Gammanpila suggests solutions to fuel crisis


Pivithuru Hela Urumaya Leader, MP Udaya Gammanpila proposed a ban on the use of all cars and jeeps with engine capacities greater than 2,000 CC to manage the fuel crisis.

Some supercars, he claims, get four to five kilometres per litre of fuel, whereas a three-wheeler gets 25 to 30 kilometres.

“In other words, the fuel used by a luxury car can only run for a day, whereas a three-wheeler can run for an entire week,” he explained.

Speaking to the media yesterday (15) he said he is publicising proposals submitted to Cabinet on managing the fuel crisis when he was Energy Minister because they were ignored back then.

He also commented on the Government’s decision which declared a special holiday on 13 June and every Friday due to the fuel crisis.

“We cannot overcome this crisis by not working. We have to work harder. A public servant now works eight hours per week, five days per week, for a total of 40 hours. Those hours can be covered by working 10 hours per day for four days.

Alternatively, you can change the circulars and computerise all of the paperwork and come to office three days a week and work the other two days from home,” he explained.

The other proposals were to allow the public to submit applications via email and WhatsApp and reduce transport time by transferring public servants to workplaces as close to their homes.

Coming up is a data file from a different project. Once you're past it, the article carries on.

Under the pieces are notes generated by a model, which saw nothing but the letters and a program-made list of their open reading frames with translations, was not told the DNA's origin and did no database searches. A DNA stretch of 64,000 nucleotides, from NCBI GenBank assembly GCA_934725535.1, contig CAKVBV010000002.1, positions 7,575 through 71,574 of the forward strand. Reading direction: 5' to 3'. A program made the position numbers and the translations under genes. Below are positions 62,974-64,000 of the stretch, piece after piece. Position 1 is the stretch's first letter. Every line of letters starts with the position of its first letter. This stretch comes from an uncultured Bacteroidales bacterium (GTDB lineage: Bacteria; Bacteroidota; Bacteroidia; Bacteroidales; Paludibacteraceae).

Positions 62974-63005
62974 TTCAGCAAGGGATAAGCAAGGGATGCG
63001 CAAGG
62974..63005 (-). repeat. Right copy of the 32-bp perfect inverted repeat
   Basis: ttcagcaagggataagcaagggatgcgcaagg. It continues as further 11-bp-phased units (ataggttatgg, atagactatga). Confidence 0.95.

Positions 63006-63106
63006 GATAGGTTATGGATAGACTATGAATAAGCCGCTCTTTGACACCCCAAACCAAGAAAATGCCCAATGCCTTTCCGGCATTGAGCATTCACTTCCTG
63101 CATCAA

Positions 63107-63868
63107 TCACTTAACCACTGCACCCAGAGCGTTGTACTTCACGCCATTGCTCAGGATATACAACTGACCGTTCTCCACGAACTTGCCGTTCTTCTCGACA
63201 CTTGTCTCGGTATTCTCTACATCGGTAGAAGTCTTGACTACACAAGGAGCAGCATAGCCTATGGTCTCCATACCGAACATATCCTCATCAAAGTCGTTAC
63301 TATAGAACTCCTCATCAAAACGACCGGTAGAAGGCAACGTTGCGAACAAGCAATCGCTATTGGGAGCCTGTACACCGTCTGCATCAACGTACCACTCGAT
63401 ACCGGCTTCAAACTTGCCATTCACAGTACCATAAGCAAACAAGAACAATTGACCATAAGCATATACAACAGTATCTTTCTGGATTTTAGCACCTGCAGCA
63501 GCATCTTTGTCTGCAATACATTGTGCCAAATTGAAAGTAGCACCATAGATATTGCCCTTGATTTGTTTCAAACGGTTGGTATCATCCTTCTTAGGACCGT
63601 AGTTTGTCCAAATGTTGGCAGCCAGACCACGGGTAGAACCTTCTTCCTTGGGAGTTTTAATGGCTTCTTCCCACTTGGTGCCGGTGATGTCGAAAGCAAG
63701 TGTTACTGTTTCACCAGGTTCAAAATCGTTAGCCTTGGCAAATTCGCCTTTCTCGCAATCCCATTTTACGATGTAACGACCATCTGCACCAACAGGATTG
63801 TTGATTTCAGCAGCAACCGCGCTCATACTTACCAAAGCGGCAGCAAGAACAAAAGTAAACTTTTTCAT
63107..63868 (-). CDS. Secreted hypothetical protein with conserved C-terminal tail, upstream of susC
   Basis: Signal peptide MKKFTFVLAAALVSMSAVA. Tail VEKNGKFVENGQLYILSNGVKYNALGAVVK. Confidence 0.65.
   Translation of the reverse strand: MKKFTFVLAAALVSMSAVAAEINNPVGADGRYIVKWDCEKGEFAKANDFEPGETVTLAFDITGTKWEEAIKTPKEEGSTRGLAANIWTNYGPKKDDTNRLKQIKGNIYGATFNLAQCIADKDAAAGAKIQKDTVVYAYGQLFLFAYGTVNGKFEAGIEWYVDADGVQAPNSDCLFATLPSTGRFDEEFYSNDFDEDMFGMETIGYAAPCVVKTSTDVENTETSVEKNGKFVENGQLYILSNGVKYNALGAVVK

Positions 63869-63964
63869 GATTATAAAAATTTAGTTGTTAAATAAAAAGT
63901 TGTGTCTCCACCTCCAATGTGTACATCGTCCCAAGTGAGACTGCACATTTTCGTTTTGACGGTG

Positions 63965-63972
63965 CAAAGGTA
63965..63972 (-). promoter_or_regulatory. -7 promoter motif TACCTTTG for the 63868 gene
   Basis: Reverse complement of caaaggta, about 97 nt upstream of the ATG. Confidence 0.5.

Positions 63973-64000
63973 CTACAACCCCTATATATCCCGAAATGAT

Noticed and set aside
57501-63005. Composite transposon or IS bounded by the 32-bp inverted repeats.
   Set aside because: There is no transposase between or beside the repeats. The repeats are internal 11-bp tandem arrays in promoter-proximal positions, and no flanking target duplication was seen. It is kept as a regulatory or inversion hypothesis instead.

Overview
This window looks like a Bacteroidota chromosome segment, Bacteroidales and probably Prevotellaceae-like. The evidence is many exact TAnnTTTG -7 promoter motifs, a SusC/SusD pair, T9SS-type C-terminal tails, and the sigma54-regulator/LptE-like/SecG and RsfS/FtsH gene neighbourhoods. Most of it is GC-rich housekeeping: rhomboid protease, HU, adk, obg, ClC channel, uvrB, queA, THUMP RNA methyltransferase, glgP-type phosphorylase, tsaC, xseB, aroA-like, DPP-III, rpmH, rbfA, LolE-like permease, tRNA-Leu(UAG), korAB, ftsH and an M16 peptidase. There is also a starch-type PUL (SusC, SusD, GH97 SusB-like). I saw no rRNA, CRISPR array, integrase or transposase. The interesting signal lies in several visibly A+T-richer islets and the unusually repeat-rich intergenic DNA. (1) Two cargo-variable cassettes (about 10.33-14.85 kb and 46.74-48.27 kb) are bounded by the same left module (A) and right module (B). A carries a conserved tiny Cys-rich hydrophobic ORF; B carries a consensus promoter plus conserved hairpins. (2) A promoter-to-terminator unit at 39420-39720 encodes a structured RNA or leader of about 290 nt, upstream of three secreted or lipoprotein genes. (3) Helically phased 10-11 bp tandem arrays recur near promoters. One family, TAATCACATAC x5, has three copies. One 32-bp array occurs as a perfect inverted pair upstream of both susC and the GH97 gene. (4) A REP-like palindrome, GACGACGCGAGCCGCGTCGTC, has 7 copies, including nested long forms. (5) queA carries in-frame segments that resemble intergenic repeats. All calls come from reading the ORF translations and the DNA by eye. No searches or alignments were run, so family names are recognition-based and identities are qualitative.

“Schoolchildren can reduce fuel consumption by 40 per cent by attending school three days a week and spending the other two days online. Hybridise educational activities so that children who are unable to attend school due to a lack of fuel can participate in the day’s lessons via Zoom,” he said.

He also noted that using zoom to conduct all meetings in the Government and private sector can save not only fuel but also time spent on the road.

“The implementation of flexible duty hours in many parts of the world has the potential to reduce traffic congestion and fuel waste. For example, from 10 a.m. to 3 p.m., everyone must be in the office for five hours,” he claimed.

According to Gammanpila, this will avoid massive traffic jams caused by all of the office workers arriving and departing at the same time, and the amount of fuel wasted due to traffic congestion is approximately 10 per cent.

“Seat-less buses for short-distance travel should be introduced. Riding in a single bus can increase the number of passengers while decreasing fuel consumption. I am starting a public relations campaign to promote the use of bicycles for short distances,” he said.

By Thameenah Razeek


  1. These are very good. Add another one: only numbers ending with an odd or even digit can enter roads on a particular day. Apply all vehicles except ambulances and transporting essential goods.

  2. These measures should have been implemented few months back. In fact the country does not need high end luxury vehicles at all.
    The parliamentarians must take the lead and share rides or cut down on luxury vehicle use. The issue will be resolved overnight.
    Noted trishaws lined up miles. Where do they go and whom do they transport? Park the trishaw at home and get down to agriculture. Sri Lanka wake up.

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